Dogs need a considerable amount of ongoing care and companionship to stay happy and healthy. Some of the basic needs that are common to most dog breeds are:

Daily exercise

A steady flow of mental and physical stimulation is essential to a dog’s wellbeing. If they don’t get it through regular play, walks and exercise, they may vent their frustration through bad behaviour.

Some breeds need much more exercise than others, which is why research is so important. Making an informed choice can set you and your newest family member up for a happy and rewarding life together.

Find an off-leash dog park

As a dog owner, dog parks offer a great chance to socialise and meet other dog owners, and to get some exercise with your best mate.

Off-leash dog parks allow your dog the freedom to run, play, sniff and chase without restraint. Regular visits are great exercise for your dog, and can also help to reduce behavioural problems.

To find your nearest dog parks, you should contact your local council, or check if your area is listed below.
City of Gold Coast dog parks: 

While you’re at work

With Queensland’s hot and unpredictable weather, you need to have certain protections in place for your pet. Access to cool, clean water and plenty of shade is an absolute must throughout the year.

If you’re leaving your dog outside, make sure your fencing is secure and high enough so they can’t get out of your yard. You might also want to consider a doggy door so they can let themselves in and out of your house when you’re not there.

If your dog is digging or chewing things around the house, boredom is the likely cause. Toys and raw bones are a great way to help keep your dog occupied and also helps maintain their dental health.


Dogs need a balanced diet of age-appropriate food to stay healthy and happy. We recommend you ask your vet for advice on what to feed your dog as different breeds can have different needs.

Dogs tend to respond well to routine. Try to keep their meal times consistent and avoid giving them regular snacks, especially human food. If you do feed them your food, you may find they never leave you alone when you’re eating!


It’s important to research the needs of your pet as some breeds need extensive grooming, while others need very little. Some general guidelines are:

  • Nails. Dogs’ nails may require regular trimming, depending on how much outdoor activity they’re getting. Your vet can help you with this, or show you how to cut their nails yourself. Do not attempt to cut your dog’s nails without instruction as you can cause them pain or cause an infection.
  • Coat. Most dogs (particular those with longer hair) will need regular brushing, and it’s usually recommended to give your dog a bath around once a month. Shampooing too often can strip natural oils out of their coat.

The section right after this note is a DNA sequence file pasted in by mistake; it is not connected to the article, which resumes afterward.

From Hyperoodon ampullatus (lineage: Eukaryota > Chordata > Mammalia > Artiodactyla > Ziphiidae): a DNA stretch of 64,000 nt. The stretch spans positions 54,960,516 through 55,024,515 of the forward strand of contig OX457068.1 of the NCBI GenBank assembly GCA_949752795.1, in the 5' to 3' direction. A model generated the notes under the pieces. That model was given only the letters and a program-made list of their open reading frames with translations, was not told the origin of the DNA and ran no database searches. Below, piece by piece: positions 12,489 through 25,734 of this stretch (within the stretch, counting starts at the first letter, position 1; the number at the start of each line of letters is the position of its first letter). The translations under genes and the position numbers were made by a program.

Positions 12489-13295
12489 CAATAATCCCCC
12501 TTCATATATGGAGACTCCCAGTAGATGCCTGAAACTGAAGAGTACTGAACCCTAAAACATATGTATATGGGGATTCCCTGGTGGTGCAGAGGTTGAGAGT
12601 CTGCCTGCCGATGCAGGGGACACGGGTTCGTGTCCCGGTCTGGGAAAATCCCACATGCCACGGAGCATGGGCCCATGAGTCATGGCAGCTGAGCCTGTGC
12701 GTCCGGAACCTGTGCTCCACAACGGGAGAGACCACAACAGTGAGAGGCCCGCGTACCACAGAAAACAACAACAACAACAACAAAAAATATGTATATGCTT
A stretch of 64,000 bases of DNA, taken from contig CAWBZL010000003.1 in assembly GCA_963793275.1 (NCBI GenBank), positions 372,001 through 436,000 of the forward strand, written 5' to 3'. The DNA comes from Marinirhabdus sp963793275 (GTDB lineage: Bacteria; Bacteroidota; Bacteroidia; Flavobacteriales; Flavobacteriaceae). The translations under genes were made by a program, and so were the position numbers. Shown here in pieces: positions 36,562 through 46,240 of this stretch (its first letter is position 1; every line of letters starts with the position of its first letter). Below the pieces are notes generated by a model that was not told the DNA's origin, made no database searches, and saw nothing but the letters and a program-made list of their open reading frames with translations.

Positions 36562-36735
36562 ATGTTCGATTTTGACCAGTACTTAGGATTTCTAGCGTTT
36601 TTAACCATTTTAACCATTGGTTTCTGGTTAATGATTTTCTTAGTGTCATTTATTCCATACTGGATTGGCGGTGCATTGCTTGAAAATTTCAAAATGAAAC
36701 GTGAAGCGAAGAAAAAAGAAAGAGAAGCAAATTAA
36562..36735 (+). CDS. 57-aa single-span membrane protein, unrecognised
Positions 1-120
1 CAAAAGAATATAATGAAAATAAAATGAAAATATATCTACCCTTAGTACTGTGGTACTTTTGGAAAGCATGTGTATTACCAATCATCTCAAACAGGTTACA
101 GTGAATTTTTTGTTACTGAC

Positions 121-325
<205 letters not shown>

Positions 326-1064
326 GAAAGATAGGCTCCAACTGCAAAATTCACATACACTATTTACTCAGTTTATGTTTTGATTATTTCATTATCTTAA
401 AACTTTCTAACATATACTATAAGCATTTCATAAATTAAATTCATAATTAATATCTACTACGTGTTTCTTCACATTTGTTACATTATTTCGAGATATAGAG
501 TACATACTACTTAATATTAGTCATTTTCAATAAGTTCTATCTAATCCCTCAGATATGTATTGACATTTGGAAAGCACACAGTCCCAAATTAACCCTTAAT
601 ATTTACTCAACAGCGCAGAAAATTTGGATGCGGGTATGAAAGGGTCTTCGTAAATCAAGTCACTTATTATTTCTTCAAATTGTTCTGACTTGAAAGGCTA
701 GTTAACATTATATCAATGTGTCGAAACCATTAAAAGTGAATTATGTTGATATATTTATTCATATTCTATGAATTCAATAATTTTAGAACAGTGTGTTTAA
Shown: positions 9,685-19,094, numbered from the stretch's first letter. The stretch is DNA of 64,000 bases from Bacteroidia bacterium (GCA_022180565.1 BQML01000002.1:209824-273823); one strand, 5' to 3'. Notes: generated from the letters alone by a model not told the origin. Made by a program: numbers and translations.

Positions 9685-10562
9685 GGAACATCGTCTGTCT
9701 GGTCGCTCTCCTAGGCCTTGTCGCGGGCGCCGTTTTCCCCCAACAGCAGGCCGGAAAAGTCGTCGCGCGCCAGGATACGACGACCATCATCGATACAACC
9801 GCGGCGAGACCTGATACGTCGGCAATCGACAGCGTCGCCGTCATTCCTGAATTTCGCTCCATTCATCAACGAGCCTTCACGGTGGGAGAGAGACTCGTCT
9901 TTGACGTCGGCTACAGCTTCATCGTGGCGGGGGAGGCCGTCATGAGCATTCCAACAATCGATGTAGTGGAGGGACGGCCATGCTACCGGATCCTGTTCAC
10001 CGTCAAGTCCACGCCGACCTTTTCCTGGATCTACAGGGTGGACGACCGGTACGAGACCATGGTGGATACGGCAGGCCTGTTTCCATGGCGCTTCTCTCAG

• Teeth. Keeping your dog’s teeth clean can help prevent expensive dental work. You can use a canine toothbrush/toothpaste to brush their teeth yourself, or give them raw meaty bones which help clean their teeth naturally.

Worming, fleas and ticks

Queensland’s tropical environment is perfect for fleas and ticks, so it’s essential that you check your dog regularly if they are outside. Ticks are especially prevalent in spring (September-November).

Tick collars and some liquid medications can help defend your dog against ticks. You can also help prevent fleas and/or ticks from making a home in your yard by keeping it free from excessive bushes and long grass.

Learn how to identify ticks and call your vet immediately if you suspect your dog has a paralysis tick. Find out more about Ticks.

Vet checks

Taking your dog to the vet once a year (or more regularly for senior dogs) helps to keep your dog's vaccinations up to date and identify any potential, developing issues.

If you suspect something might be wrong with your dog, visiting the vet early could help prevent a much bigger issue later. 

To help keep vet costs down, consider insurance for your dog.

Harmful foods for dogs

  • Onions and garlic
  • Chocolate, coffee or caffeine products
  • Bread dough
  • Avocado
  • Grapes, raisins, sultanas or currants
  • Nuts
  • Fruit stones (pits)
  • Green unripe tomatoes
  • Mushrooms
  • Fish constantly
  • Cooked bones or small pieces of raw bone
  • Fatty trimmings
  • Xylotol (sugar substitute often found in sweets and chewing gum)

Source: RSPCA

Take me camping

Before taking your dog to a national park or forest, make sure they are permitted. Dogs are permitted on leash in a number of Queensland National Parks.

Find a park or forest

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